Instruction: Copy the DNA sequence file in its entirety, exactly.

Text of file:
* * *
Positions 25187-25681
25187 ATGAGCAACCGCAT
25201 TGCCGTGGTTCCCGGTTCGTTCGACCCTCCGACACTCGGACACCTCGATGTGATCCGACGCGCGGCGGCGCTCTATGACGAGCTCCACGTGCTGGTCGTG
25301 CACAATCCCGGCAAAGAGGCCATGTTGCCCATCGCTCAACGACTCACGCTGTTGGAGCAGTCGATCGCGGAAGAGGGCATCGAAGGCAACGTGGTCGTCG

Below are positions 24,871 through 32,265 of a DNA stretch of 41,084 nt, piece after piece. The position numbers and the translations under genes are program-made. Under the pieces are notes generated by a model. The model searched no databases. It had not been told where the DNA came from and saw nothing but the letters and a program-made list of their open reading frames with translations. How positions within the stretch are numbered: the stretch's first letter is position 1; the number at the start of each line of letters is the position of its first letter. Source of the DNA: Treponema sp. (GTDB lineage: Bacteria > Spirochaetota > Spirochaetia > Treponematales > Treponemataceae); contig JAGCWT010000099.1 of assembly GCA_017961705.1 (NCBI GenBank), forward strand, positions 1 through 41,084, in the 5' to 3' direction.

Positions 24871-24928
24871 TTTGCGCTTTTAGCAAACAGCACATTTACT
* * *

Positions 25187-25681
25187 ATGAGCAACCGCAT
25201 TGCCGTGGTTCCCGGTTCGTTCGACCCTCCGACACTCGGACACCTCGATGTGATCCGACGCGCGGCGGCGCTCTATGACGAGCTCCACGTGCTGGTCGTG
25301 CACAATCCCGGCAAAGAGGCCATGTTGCCCATCGCTCAACGACTCACGCTGTTGGAGCAGTCGATCGCGGAAGAGGGCATCGAAGGCAACGTGGTCGTCG

Below are positions 24,871 through 32,265 of a DNA stretch of 41,084 nt, piece after piece. The position numbers and the translations under genes are program-made. Under the pieces are notes generated by a model. The model searched no databases. It had not been told where the DNA came from and saw nothing but the letters and a program-made list of their open reading frames with translations. How positions within the stretch are numbered: the stretch's first letter is position 1; the number at the start of each line of letters is the position of its first letter. Source of the DNA: Treponema sp. (GTDB lineage: Bacteria > Spirochaetota > Spirochaetia > Treponematales > Treponemataceae); contig JAGCWT010000099.1 of assembly GCA_017961705.1 (NCBI GenBank), forward strand, positions 1 through 41,084, in the 5' to 3' direction.

Positions 24871-24928
24871 TTTGCGCTTTTAGCAAACAGCACATTTACT